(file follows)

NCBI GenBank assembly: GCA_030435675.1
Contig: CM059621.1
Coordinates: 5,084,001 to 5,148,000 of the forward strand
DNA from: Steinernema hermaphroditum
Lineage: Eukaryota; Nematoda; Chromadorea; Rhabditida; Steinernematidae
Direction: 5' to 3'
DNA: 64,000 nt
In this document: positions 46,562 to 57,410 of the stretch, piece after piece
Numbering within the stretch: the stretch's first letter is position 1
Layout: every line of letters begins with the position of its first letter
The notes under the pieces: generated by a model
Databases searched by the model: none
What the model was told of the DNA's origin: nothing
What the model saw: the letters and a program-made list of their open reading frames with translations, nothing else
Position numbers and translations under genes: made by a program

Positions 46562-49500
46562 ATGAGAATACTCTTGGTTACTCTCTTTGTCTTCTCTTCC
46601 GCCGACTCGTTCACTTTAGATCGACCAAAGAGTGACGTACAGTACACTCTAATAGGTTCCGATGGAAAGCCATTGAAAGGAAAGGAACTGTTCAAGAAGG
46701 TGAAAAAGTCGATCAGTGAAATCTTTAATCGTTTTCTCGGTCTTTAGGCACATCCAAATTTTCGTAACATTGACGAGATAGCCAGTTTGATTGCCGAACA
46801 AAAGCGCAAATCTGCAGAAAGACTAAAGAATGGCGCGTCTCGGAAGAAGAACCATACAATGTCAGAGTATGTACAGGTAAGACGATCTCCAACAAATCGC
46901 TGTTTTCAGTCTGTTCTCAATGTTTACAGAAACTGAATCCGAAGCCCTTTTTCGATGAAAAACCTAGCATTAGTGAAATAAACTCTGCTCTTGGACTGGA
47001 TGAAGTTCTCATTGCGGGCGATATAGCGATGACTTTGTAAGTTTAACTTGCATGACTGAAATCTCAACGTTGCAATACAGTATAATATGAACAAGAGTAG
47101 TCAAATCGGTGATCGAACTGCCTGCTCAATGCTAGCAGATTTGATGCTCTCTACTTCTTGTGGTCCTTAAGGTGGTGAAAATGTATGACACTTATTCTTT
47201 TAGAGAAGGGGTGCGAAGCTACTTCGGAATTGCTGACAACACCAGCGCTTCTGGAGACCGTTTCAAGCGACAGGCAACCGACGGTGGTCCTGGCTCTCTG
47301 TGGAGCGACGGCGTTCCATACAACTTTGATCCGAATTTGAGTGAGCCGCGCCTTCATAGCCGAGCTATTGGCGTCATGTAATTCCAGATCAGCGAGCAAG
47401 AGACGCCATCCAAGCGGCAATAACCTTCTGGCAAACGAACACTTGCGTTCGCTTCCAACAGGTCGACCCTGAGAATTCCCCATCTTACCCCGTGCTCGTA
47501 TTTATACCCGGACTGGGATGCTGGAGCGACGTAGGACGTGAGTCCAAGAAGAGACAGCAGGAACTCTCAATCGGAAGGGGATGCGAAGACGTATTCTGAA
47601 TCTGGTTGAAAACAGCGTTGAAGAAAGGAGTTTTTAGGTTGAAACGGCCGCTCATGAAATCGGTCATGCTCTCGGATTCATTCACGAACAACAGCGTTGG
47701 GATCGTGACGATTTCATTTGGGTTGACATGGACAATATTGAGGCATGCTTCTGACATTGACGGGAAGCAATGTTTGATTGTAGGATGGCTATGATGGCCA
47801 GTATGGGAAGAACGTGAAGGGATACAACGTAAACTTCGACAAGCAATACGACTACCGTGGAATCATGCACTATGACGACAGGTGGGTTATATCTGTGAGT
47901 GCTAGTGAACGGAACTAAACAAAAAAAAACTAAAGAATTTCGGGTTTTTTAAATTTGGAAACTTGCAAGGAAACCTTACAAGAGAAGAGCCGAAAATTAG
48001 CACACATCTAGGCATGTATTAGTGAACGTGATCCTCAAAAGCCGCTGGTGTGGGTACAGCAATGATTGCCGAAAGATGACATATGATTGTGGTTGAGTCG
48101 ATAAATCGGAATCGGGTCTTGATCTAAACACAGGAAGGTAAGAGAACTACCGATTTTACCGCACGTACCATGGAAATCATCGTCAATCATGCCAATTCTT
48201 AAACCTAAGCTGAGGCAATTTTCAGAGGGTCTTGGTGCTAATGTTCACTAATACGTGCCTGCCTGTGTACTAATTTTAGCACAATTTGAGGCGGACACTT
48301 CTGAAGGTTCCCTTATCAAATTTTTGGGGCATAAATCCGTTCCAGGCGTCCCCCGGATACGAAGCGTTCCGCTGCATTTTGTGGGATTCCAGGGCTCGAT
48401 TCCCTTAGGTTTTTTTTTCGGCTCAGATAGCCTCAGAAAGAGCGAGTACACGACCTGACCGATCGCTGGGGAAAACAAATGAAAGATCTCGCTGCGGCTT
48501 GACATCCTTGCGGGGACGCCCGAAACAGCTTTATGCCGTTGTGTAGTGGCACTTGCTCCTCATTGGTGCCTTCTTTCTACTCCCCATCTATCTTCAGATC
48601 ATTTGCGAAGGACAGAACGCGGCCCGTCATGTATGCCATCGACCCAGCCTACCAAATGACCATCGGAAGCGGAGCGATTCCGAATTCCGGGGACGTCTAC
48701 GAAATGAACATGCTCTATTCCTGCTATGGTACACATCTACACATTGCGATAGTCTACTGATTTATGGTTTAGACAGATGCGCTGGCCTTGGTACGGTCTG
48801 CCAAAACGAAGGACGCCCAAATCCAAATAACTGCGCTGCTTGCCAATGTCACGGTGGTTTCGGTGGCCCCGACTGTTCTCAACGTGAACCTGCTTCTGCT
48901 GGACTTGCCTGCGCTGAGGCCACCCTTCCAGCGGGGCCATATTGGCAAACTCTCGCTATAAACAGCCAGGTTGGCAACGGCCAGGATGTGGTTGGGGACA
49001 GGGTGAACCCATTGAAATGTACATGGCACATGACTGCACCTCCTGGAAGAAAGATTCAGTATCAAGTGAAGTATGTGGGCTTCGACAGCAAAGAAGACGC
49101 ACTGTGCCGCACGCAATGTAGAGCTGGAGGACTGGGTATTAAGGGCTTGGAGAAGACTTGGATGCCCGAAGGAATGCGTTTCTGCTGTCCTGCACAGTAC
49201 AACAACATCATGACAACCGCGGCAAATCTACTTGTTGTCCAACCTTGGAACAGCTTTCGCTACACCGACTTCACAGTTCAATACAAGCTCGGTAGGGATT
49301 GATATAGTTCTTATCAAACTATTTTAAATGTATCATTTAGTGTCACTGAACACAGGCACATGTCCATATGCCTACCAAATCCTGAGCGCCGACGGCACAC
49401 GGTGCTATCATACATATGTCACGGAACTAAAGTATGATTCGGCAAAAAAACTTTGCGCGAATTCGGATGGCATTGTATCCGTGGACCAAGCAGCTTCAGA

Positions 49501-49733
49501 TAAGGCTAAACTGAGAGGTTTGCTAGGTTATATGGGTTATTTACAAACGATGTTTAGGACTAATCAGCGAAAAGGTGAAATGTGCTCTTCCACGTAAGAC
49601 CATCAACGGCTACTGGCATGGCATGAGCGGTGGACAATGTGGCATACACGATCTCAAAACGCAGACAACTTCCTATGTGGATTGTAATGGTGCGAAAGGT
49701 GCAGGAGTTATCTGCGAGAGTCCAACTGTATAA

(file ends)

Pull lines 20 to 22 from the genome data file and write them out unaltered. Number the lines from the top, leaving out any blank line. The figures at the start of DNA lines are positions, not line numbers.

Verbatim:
46801 AAAGCGCAAATCTGCAGAAAGACTAAAGAATGGCGCGTCTCGGAAGAAGAACCATACAATGTCAGAGTATGTACAGGTAAGACGATCTCCAACAAATCGC
46901 TGTTTTCAGTCTGTTCTCAATGTTTACAGAAACTGAATCCGAAGCCCTTTTTCGATGAAAAACCTAGCATTAGTGAAATAAACTCTGCTCTTGGACTGGA
47001 TGAAGTTCTCATTGCGGGCGATATAGCGATGACTTTGTAAGTTTAACTTGCATGACTGAAATCTCAACGTTGCAATACAGTATAATATGAACAAGAGTAG